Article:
About ten years ago I wrote the Einstein article for the new edition of a major encyclopedia. It shall remain unnamed, but you would most definitely recognize it. I enjoyed the challenge and am proud of the product, both because such writing is important and because it is hard work. One must be engaging, intelligible, and concise. Academics must resist the urge to splurge on words.
Writing this article was, however, harder than it should have been, because my editor kept repeating the old journalist’s mantra about writing to the level of the typical fourteen-year-old. We fought. I resisted. He won. He demanded plainer language. He insisted on tediously pedantic explanations of what I thought the reader would see as simple, even if slightly technical concepts. He struck whole paragraphs that I thought were wonderful and he thought were too arcane. Time and again I said that the real fourteen-year-olds I knew could easily understand points that he thought beyond the reach of his imaginary, teen reader. I don’t think that I made a friend. I taunted him by noting that the reader confused about concept X could simply look up the article on X elsewhere in the same encyclopedia. Impolitic, yes, but I couldn’t stop myself. Naughty Don.
A few years later I was asked to do a series of lectures on Einstein for the company then called The Teaching Company and now re-branded as The Great Courses. This was a totally different and far more enjoyable experience, largely because the smart folks in charge at The Great Courses start with a very different assumption about the audience. They asked me to imagine an audience of college-educated professionals, people who loved their student experiences and were hungry for more. Of course, one still had to adjust one’s writing to the level and background of the audience, as one must do with any class one teaches. That is a trivial truth. But what I knew about those kinds of students in my classes was that they wanted to be pushed and challenged. They wanted to be taught new things. They didn’t run in fear of difficult concepts and ideas. Like athletes striving for a personal best, they enjoyed the hard work. The muscles ache, the brain needs a rest, but the achievement makes it worthwhile. Most important is that such students appreciate one’s flattering them with the assumption that they have brains, that they are smart, well-educated, and able to rise to the moment.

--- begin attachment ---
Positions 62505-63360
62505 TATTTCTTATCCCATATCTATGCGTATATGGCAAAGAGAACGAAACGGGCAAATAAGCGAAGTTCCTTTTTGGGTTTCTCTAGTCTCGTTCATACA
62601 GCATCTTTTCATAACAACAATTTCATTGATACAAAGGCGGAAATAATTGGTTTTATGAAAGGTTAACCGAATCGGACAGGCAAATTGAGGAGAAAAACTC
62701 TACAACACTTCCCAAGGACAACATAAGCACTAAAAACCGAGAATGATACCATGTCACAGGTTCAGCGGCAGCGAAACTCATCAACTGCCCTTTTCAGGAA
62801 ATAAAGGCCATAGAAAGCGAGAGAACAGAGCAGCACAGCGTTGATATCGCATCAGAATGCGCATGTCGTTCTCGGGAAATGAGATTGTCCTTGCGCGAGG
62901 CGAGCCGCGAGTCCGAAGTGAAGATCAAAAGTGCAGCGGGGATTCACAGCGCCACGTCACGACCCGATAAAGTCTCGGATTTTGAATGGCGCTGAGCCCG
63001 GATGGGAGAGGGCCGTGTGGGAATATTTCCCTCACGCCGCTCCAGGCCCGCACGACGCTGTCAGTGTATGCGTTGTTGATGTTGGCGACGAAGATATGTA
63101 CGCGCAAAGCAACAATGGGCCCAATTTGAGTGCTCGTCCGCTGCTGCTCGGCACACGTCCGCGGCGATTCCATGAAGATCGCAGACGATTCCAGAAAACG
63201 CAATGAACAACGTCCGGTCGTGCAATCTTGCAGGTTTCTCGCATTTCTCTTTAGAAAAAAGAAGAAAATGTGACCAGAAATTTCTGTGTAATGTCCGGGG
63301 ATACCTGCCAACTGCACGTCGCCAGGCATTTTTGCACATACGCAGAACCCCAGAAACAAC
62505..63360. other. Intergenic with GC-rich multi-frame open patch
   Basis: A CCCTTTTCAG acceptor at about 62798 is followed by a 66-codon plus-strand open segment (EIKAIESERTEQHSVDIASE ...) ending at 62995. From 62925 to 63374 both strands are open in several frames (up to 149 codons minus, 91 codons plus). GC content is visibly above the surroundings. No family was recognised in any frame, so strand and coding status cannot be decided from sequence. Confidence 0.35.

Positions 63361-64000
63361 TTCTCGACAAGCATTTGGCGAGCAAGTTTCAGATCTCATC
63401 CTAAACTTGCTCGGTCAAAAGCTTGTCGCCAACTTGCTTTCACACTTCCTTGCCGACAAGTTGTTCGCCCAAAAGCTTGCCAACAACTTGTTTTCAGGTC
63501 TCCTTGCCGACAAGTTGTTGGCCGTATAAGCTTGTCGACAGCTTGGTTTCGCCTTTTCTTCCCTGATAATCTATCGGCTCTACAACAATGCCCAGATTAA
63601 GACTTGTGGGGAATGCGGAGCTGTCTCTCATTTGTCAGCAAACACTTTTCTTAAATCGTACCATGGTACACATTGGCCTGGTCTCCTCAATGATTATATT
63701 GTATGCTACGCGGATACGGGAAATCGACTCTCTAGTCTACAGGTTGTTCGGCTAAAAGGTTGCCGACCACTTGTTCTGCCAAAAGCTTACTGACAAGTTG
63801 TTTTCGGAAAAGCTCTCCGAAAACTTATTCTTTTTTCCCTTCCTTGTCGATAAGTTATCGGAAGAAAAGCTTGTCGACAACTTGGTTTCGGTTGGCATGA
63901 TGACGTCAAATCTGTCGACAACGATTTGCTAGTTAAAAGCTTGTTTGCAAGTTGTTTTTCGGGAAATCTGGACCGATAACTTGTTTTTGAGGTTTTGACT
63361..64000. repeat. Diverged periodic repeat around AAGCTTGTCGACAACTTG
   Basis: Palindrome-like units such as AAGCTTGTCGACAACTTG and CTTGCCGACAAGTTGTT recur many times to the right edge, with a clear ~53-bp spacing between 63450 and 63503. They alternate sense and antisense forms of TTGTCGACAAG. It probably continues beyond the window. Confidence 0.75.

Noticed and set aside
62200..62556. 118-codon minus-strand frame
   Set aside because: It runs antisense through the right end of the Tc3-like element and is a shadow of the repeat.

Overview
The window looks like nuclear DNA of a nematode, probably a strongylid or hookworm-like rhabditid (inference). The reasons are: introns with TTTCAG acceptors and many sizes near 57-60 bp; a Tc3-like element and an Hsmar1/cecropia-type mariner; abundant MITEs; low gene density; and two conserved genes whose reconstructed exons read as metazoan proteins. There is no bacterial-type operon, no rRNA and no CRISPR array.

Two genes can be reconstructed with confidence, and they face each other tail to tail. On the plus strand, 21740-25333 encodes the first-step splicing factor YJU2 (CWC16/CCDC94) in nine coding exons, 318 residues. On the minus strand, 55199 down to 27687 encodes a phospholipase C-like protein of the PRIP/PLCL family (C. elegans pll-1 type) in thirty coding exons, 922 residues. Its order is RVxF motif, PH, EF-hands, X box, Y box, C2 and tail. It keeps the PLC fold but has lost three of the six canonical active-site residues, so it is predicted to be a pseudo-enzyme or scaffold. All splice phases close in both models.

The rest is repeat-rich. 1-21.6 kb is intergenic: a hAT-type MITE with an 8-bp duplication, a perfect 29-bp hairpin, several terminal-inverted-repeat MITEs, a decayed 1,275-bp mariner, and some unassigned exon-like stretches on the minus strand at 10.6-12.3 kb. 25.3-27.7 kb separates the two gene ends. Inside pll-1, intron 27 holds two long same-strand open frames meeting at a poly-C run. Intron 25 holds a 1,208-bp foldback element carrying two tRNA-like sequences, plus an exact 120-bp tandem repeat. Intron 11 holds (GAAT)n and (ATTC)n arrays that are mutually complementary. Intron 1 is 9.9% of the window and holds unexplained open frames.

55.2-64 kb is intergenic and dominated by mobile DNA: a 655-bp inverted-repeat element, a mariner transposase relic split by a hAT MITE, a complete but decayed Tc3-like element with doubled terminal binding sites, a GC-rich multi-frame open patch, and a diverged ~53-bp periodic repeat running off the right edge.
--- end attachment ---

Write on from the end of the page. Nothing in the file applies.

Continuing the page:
I am really proud of the lectures: Albert Einstein: Physicist, Philosopher, Humanitarian. The uniformly positive feedback confirms the point that the intelligent student, reader, and listener can and wants to understand more than journalistic mythology asserts.
My old encyclopedia editor friend will object, I’m sure: “What about all of the others, the ones who didn’t have a college education or weren’t even ‘B+’ students?” Well, yes indeed, what of them? They are a numerous lot. And if one has the crime “beat” at the local newspaper or writes the “Friends and Neighbors” column, then, yes, ok, I suppose that one must write down to the level of a poorly-educated, fourteen-year-old.
But is that the audience for those of us who write about science for a general public? I hope not. Is it elitist of me to say that I don’t want “Joe the Plumber” making science policy for the 21st century?
I like to think of the main target audience for good science writing as the educated, scientific laity or those (such as smart high school students) who are soon to become part of it. These are the neighbors and fellow citizens who must be involved in the national and global conversation about science and technology for the future. These are the people whose voices should count in debates about climate change, biotechnology, space exploration, and cyberconflict. These are the people for whom we must learn to write and speak.
They deserve our respect.
(Subsequent posts in this series will address more specific challenges in writing about science and technology for the general public.)